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Wednesday, 7 November, 2001, 12:48 GMT
Head to head: Lords reform
The government's plans for the second stage of Lords' reform are to be unveiled on Wednesday.

The long-awaited White Paper is expected to propose a mainly politically appointed chamber for the upper house with a small number of elected members

As with the first stage of Lords reform that got rid of all but 92 hereditary peers any attempts to reform are bound to cause controversy.

Veteran Labour MP Gerald Kaufman, who was the vice-chairman of the Royal Commission into the stage two of Lords reform and Conservative leader in the upper house, Lord Strathclyde, give their views.

Lord Strathclyde:

Lord Strathclyde
Lord Strathclyde accused the government of being control freaks
"What we are seeing now is the unfolding ambition of the Labour Party to seek to control the second chamber as effectively as they control the first.

"They also seek to control the debate... they want to tell us what their preferred solution is and then we have all got to agree it.

"We have been asking for months, indeed for years, to seek a cross-party political consensus.

"The only people who don't want to discuss it, because they hate dissent, the idea that this would get out of their control, is the Labour Party themselves.

"That is why they have come up today with the kind of solution which suits absolutely nobody and unites everybody against the Government plans to maintain the culture of croneyism which increasingly affects the Labour Party.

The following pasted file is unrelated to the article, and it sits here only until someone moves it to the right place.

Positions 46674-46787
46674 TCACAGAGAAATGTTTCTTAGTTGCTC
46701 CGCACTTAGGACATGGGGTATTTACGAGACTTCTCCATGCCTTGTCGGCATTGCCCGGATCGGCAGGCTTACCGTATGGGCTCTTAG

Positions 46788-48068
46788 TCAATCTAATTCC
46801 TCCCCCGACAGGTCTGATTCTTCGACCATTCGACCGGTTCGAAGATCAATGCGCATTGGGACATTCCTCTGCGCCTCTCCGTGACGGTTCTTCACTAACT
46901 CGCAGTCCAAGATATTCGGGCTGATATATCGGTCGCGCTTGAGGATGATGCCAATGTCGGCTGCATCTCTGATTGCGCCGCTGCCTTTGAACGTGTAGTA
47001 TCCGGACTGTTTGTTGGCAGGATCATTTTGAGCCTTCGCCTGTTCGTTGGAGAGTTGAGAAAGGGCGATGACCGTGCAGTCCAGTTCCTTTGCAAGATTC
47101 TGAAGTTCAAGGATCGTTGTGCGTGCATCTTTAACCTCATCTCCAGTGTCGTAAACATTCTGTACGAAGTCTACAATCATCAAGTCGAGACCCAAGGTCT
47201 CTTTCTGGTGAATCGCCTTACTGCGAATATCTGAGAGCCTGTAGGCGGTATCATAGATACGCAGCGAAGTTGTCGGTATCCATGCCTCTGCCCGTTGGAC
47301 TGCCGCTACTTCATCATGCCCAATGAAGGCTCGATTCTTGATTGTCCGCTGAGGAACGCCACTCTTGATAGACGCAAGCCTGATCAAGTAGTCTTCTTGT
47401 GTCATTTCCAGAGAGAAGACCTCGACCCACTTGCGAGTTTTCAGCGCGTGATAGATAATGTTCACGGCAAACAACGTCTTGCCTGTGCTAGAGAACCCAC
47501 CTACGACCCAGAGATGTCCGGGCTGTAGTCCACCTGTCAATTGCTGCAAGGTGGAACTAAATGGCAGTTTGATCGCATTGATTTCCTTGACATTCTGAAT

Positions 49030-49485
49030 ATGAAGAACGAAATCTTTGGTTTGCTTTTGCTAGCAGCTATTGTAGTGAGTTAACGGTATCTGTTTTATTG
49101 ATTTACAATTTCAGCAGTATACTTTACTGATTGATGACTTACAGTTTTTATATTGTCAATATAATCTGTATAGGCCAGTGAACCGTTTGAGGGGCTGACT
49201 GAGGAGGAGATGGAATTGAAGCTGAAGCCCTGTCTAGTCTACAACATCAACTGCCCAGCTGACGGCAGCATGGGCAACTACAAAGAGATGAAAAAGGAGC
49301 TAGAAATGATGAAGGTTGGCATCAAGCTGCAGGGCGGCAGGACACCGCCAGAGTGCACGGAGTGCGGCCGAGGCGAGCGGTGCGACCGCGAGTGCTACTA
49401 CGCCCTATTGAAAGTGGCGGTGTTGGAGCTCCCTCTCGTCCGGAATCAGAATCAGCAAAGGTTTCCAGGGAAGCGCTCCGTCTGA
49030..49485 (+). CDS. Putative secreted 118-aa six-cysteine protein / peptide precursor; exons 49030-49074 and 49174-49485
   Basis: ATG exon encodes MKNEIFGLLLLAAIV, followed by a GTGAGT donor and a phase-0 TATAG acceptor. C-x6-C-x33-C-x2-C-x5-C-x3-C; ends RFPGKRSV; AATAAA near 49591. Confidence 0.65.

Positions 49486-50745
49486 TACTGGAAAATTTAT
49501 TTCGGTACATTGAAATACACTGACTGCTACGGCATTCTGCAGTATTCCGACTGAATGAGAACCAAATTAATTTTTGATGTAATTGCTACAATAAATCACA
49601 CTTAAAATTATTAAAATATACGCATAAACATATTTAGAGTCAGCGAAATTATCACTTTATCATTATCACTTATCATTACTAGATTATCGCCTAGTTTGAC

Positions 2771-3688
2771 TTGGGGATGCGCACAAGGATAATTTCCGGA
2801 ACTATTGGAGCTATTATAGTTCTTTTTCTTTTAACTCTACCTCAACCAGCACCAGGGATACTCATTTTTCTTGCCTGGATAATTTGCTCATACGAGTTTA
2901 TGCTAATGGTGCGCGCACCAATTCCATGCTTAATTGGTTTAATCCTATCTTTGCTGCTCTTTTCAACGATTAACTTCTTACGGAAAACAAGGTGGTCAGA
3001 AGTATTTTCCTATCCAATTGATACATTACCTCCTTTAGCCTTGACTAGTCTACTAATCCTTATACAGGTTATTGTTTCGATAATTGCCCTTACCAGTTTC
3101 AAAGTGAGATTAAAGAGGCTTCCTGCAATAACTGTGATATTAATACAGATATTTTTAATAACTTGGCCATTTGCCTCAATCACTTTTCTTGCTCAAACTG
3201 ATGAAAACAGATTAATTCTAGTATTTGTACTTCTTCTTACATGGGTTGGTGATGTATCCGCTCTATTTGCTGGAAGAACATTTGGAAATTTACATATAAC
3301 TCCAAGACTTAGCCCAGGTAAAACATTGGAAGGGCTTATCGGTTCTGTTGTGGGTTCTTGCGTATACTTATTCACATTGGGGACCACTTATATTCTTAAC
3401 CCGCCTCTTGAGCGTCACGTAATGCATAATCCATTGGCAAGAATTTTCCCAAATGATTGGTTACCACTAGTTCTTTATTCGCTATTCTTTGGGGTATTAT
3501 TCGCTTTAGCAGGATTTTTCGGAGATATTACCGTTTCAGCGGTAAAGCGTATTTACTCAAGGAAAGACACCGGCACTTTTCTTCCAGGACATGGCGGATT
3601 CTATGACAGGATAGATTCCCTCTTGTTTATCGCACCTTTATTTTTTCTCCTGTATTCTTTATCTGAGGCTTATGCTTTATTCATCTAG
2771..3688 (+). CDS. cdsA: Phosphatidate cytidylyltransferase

"Only with [cross-party] consensus can you get lasting political reform in the second chamber."

Gerald Kaufman:

Gerald Kaufman
Mr Kaufman defended the recommendations of the commission
"What we want, what the Royal Commission proposed, was a House of Lords in which no party could ever have a majority, in which 20% would be members of no party, with no government control whatever of people who came into the House of Lords, with 30% of women rising to 50%, with far greater representation of the ethnic minorities, with representation of religions other than the Church of England, and with being a Lord not a qualification for membership of the second chamber, which in view in any case ought to be called the House of Senators.

"Now that is a real reform, not this mucking around on the fringes that people like Lord Strathclyde are suggesting.

"Democracy does not necessarily consist of having a second House of Commons."

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